These guidelines often surface as the stories that we tell ourselves about what we can and can’t do. So for example… “I’m not confident enough to do public speaking!” or “I’m not clever enough to start my own business.”

So essentially, we chose our own comfort zone boundaries! Becoming aware of and acknowledging our boundaries and the self-talk that comes with them is the first step to being able to expand them.


Often our comfort zone can stop us from seeing amazing opportunities because we effectively screen them out if they mean we’ll overstep our boundaries. Being more aware of the limitations we place on ourselves can help us raise our heads above the walls of our comfort zone to see the exciting, shiny and rewarding opportunities just waiting for us.

And guess what… once we see them we’re more likely to want to go after them. So go on… take a peek!


When fear grips us and our boundaries fly up we can take a moment to stop and become aware of what the true risks are, as opposed to what we think or feel could happen. Recognising this difference can help to place our thoughts and feelings in reality rather than surrounding them with the barriers of our comfort zone.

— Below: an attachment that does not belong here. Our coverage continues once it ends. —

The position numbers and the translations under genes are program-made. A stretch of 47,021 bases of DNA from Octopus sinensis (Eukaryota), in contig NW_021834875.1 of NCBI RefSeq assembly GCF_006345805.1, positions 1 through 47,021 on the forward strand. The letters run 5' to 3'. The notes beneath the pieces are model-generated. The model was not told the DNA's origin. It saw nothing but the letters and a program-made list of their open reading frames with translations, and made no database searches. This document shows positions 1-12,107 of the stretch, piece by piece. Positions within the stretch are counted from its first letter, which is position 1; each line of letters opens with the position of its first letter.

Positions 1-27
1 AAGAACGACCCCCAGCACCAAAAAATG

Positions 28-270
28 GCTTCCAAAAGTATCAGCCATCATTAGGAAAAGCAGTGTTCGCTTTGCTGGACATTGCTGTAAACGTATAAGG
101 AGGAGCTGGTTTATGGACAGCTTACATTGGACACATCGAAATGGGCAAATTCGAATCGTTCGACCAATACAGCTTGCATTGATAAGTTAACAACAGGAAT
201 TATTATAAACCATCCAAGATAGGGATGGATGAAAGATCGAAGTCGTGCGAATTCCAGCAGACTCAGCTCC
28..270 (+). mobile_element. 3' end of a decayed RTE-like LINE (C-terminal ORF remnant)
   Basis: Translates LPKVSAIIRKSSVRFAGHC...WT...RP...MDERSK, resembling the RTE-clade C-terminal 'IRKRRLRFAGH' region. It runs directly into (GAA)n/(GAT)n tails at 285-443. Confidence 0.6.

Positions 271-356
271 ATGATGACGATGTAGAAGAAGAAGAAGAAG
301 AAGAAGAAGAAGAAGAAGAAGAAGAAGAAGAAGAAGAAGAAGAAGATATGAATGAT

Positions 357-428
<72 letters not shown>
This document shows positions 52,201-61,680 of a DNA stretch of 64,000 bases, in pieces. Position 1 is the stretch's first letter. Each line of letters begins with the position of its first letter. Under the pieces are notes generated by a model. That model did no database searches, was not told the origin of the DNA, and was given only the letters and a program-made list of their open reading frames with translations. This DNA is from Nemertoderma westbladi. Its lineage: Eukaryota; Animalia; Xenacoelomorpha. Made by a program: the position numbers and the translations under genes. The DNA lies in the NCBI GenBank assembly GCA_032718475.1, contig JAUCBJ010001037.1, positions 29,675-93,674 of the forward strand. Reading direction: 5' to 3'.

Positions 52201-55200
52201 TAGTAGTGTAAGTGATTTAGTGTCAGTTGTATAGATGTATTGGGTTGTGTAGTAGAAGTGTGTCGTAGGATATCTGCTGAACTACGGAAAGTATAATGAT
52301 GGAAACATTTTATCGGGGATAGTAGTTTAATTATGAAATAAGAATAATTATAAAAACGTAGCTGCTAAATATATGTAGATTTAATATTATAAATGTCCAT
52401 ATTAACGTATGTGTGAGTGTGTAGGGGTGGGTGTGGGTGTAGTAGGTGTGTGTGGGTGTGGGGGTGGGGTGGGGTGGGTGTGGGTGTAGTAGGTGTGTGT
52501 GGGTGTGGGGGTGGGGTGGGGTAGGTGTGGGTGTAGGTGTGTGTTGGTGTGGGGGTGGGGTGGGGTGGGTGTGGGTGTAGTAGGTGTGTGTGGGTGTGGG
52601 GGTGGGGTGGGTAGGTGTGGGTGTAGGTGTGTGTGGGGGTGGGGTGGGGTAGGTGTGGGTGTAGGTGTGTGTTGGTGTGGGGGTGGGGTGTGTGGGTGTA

The often-quoted advice to ask ourselves “what’s the worst that could happen” doesn’t always help though! Instead, let’s try asking “what’s the BEST that could happen” as a way to see the potential benefits of stepping outside our comfort zone.


Once we recognise our self-imposed boundaries we need to learn to conquer them. This means breaking the internal rules that our mind thinks are ‘keeping us safe’.

This isn’t easy!

Why? Well, because at a fundamental level our minds don’t always see the difference between our fear of one thing or another. So for some people, their fear of public speaking or having a spider crawl up their arm is as great as jumping out of an aeroplane even though the actual danger is much less.

So how do we start?

Slowly! We need to gain confidence in our ability to overcome our boundaries by starting to take action and slowly breaking some of our self-imposed rules. And, importantly, this also includes changing our story. The combination of thought and action is more powerful than either on their own.